Transforming conflict is a key component of sustainable forest management. Transformative conflict mediation is an approach to transforming conflict that aims not only to resolve the conflict but also to foster long-term relationships and cooperation. This study explores how application of mediation contributed to conflict transformation.
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Library ResourceJournal Articles & BooksDecember, 2014Thailand
Library ResourceJournal Articles & BooksDecember, 2011Vietnam
Economic and legal reforms have triggered waves of conflict over property rights and access to urban land in Vietnam. In this article I develop four epistemic case studies to explore the main precepts and practices that courts must negotiate to extend their authority over land disputes. Courts face a dilemma: Do they apply state laws that disregard community regulatory practices and risk losing social relevance, or apply community notions of situational justice that undermine rule formalism?
Library ResourceJournal Articles & BooksDecember, 2015Myanmar
In Myanmar, movements for gender justice strive to foster personal and collective security, vibrant livelihoods, and political engagement during a period of rapid and uncertain transition. This article draws from the experience of the Gender Equality Network (GEN), a coalition of over 100 organisations in Myanmar. It examines three cases in which GEN sought to document existing forms of resilience and expand these mechanisms through national-level advocacy. The first describes current attempts to publicise, and eventually eliminate, violence against women (VAW).
Library ResourceJournal Articles & BooksDecember, 2015Laos
Over the past 10 years, transnational land grabs for rubber tree plantations have proliferated across Laos. Plantation concessions are being established on village lands that are represented as ‘degraded’ and legally classified as ‘state forests’, expropriated by government officials in the name of poverty alleviation with promises that plantations will provide new wage labour opportunities for those dispossessed.
Library ResourceJournal Articles & BooksDecember, 2016Myanmar
In 2012, the Government of Myanmar passed the Farmland Law and the Vacant, Fallow, Virgin Land Law, with an aim to increase investment in land through the formalization of a land market. Land titling is often considered “the natural end point of land rights formalization.” A major obstacle to achieving this in Myanmar is its legacy of multiple regimes which has created “stacked laws.” This term refers to a situation in which a country has multiple layers of laws that exist simultaneously, leading to conflicts and contradictions in the legal system.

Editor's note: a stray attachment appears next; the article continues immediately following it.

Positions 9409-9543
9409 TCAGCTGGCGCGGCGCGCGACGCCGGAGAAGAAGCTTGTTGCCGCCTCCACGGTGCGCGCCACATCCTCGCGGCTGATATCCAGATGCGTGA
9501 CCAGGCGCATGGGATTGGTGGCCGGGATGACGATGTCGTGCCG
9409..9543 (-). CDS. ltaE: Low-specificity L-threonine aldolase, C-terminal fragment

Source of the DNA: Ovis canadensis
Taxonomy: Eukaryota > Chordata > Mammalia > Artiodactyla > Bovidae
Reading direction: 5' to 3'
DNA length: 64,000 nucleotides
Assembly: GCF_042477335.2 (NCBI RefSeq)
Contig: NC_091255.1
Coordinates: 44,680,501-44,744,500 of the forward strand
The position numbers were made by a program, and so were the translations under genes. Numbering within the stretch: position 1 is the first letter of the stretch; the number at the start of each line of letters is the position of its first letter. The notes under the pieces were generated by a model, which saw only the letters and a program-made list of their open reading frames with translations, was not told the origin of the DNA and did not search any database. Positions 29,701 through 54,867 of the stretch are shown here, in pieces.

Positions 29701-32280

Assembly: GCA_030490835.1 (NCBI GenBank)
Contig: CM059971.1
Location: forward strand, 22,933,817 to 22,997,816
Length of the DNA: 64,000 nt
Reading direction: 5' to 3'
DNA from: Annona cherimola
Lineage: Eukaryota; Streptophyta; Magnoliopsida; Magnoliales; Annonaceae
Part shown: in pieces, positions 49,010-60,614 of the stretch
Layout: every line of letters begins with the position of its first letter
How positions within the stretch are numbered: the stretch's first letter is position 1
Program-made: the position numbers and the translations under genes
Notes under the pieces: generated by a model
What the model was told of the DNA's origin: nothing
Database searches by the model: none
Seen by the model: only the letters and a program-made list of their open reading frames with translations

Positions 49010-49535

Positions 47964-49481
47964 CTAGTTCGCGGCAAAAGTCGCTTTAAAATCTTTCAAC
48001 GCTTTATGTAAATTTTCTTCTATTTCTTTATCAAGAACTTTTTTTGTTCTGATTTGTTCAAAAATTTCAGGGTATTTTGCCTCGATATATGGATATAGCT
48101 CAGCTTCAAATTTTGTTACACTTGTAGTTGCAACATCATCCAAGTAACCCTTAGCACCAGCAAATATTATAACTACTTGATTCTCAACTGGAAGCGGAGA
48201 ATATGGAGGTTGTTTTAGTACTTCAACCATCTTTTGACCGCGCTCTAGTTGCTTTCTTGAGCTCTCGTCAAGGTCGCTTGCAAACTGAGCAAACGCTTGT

Library ResourceReports & ResearchDecember, 2016Myanmar
Namati offers this brief in the hope that Myanmar’s national reforms and the implementation of the country’s new National Land Use Policy can grow from the lived experience of ordinary Myanmar citizens. Namati and our partners assist farmers in Myanmar to claim their land rights through a community paralegal approach. Community paralegals are trained in relevant laws, community education, negotiation, and mediation skills to work with farmers to resolve a variety of land rights issues.
Library ResourceReports & ResearchDecember, 2016Myanmar
INTRODUCTION: Myanmar stands at a historic crossroads: one where the optimism of a "critical juncture" that is "more promising than at any time in recent memory" meets apprehension over what could happen if a "host of social crises that have long blighted our country" go unaddressed. After more than sixty years of civil war and ‘social crises’, land grabbing figures are high. New legislation is designed to move land out of the hands of rural working people and into the hands of ‘modern farmers’ and foreign and domestic big business actors.
Library ResourceJournal Articles & BooksDecember, 2016Cambodia, Thailand
The Asia-Pacific region is a hotspot for forest landscape conflicts which are played out between local communities and outsiders such as government agencies and private companies. Increased competition for limited natural resources, rapid sociopolitical change, and expanding markets for forest products and land have heightened tensions and intensified conflicts over resource-use priorities. There are numerous methods for addressing conflict, including negotiation, arbitration, adjudication and mediation.
Library ResourceReports & ResearchDecember, 2017Myanmar
ABSTRACTED FROM WEBSITE INTRODUCTION: This briefing looks at the particular situation of people displaced by armed conflict. It will do so from the perspective that displacement is complicated in its own right, but any proposed solutions to displacement must also be understood in a wider context of rapid land polarization. Failure to take this perspective risks more harm than good. For people affected by displacement, land is much more than just an economic asset.
Library ResourceInstitutional & promotional materialsDecember, 2017Laos
Forest landscape conflicts can be devastating on many levels – economic, environmental and social, from individual, to subnational, national and global levels. They are symptomatic of many issues revolving around weak governance. The problem is that seldom are they effectively addressed. The aim of the paper is to better understand how and why forest landscape conflicts are happening, who is addressing them, and what can be done to prevent conflict or improve conflict outcomes.
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